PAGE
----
They’d played there before the pandemic to around 40 people, recalled the band’s Ryan Needham. “It was our second ever gig, at a festival called Dark Arts Festival,” he told NME. “Our mate Ben books it, and he stuck us on as a favour.”
Given the timing of the pandemic, most of Yard Act’s rise has been without regularly playing live. “It’s been weird, because normally when a band gets bigger you play to like 30 people, then 100 people, then more, and you feel it growing,” Needham continued. “It feels like something’s going on when Elton John’s calling up James [Smith, Yard Act frontman], but in terms of the usual markers, having those things taken away has really skewed our perspective.”
Yard Act’s time regularly playing rooms like The Belgrave could soon be over with their popularity as one of the UK’s biggest young bands on the rise. It just goes to show how valuable independent venues are as a stepping stone, Needham said.
“They’re massively [important],” he added. “And more than that, they’ve been really important in the way we all met. We all played in other bands before, these are places that people forge lifelong relationships.”
Referring to chancellor Rishi Sunak’s £1million bid for a new museum for the Fab Four in Liverpool, he added: “It’s all well and good us looking at The Beatles, but they needed The Cavern to get their foot on the ladder.”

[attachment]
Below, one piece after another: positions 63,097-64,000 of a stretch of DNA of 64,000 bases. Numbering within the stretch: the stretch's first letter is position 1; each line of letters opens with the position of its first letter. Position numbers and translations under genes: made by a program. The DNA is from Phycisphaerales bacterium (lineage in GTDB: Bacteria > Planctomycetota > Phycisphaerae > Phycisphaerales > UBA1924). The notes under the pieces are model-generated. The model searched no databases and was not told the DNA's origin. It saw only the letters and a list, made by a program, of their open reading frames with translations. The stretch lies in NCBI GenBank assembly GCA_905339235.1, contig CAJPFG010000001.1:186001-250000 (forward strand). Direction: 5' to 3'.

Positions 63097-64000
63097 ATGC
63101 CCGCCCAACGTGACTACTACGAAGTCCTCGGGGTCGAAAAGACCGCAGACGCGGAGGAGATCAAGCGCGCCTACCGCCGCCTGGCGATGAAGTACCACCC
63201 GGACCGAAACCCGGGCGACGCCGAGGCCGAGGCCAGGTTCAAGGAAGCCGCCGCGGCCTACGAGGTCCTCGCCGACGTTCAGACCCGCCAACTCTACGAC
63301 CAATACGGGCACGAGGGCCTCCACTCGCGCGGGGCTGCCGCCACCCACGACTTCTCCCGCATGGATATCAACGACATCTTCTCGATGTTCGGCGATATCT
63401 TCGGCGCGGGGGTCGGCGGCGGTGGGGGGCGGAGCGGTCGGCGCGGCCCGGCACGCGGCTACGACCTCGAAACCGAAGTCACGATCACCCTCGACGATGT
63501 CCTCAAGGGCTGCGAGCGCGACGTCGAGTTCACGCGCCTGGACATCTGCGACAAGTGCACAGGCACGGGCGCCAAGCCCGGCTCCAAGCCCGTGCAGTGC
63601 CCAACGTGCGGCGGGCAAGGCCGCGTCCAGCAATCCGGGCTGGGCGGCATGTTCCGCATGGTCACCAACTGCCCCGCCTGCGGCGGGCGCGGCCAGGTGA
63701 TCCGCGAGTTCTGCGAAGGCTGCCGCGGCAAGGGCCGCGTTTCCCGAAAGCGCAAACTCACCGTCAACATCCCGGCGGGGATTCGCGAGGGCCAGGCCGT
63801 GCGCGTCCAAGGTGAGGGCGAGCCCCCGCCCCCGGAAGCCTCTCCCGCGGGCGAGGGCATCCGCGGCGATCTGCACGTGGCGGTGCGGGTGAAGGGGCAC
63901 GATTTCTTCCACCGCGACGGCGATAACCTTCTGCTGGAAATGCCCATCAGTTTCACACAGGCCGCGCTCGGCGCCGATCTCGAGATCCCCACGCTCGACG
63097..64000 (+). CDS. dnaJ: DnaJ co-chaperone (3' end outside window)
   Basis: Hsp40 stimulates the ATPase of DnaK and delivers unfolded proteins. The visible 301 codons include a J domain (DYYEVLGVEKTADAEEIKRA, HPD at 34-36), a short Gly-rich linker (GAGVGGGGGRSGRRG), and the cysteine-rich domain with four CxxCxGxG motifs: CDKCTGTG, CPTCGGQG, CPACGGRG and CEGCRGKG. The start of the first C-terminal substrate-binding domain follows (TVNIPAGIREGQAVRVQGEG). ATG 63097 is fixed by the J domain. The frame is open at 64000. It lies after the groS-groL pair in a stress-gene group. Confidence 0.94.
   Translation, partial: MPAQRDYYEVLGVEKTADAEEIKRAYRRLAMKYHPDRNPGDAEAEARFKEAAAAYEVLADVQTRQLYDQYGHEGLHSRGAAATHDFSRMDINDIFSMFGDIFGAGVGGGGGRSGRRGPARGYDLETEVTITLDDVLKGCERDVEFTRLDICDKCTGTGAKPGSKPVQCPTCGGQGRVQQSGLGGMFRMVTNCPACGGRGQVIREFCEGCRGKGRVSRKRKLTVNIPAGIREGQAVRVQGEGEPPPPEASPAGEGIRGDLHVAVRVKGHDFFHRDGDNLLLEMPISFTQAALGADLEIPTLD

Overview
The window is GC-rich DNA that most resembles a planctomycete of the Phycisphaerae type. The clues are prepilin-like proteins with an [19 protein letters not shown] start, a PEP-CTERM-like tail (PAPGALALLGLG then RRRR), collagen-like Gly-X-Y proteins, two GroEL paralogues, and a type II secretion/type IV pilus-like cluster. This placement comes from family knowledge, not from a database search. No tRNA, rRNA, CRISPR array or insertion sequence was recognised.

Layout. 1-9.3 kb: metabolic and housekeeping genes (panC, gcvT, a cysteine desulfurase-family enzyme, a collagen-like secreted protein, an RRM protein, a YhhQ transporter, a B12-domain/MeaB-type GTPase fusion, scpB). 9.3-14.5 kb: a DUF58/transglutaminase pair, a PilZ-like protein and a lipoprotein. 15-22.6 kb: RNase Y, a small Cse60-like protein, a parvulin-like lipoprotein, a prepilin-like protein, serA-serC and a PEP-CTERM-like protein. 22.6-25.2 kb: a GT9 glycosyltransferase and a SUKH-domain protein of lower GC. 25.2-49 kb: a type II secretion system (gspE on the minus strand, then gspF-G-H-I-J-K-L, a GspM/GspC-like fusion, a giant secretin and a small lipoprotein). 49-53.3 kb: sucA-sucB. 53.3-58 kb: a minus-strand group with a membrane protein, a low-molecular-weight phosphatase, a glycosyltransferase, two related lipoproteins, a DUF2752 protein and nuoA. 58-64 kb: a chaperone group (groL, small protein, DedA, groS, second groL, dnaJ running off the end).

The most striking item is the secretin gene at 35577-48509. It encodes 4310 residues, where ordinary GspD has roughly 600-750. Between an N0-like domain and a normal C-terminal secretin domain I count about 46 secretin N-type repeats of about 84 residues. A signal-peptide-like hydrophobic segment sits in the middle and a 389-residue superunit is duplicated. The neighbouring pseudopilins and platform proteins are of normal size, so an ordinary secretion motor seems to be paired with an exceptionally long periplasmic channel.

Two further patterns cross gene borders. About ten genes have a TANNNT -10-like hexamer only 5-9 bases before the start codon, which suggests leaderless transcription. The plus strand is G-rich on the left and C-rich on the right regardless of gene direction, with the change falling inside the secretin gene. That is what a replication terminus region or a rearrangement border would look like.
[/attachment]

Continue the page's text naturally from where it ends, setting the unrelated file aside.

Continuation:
The difficulties faced in the pandemic are not over yet – and the looming parallel crisis of Brexit’s effect on touring remains – but Britain’s grassroots venues intend to keep enduring. As those taking part would testify, Independent Venue Week celebrates not only the resilience of venues, but their role as the nexus points in communities across the country, which are themselves part of a larger, sprawling ecosystem
Hurley added: “We’re strong believers in the power of community, and Independent Venue Week is a very tangible way of feeling connected to all of the other incredible venues around the country.”
Earlier this week, IVW and Attitude Is Everything also launched their Just Ask campaign to help support disabled artists perform live.
This comes at a time when UK music venues are already facing £90million of debt due to the ongoing impact of the pandemic. Music fans and gig-goers are being encouraged to help their local venues survive by purchasing official merchandise.
Visit here for information on how to help or donate to The Music Venue Trust’s #SaveOurVenues campaign.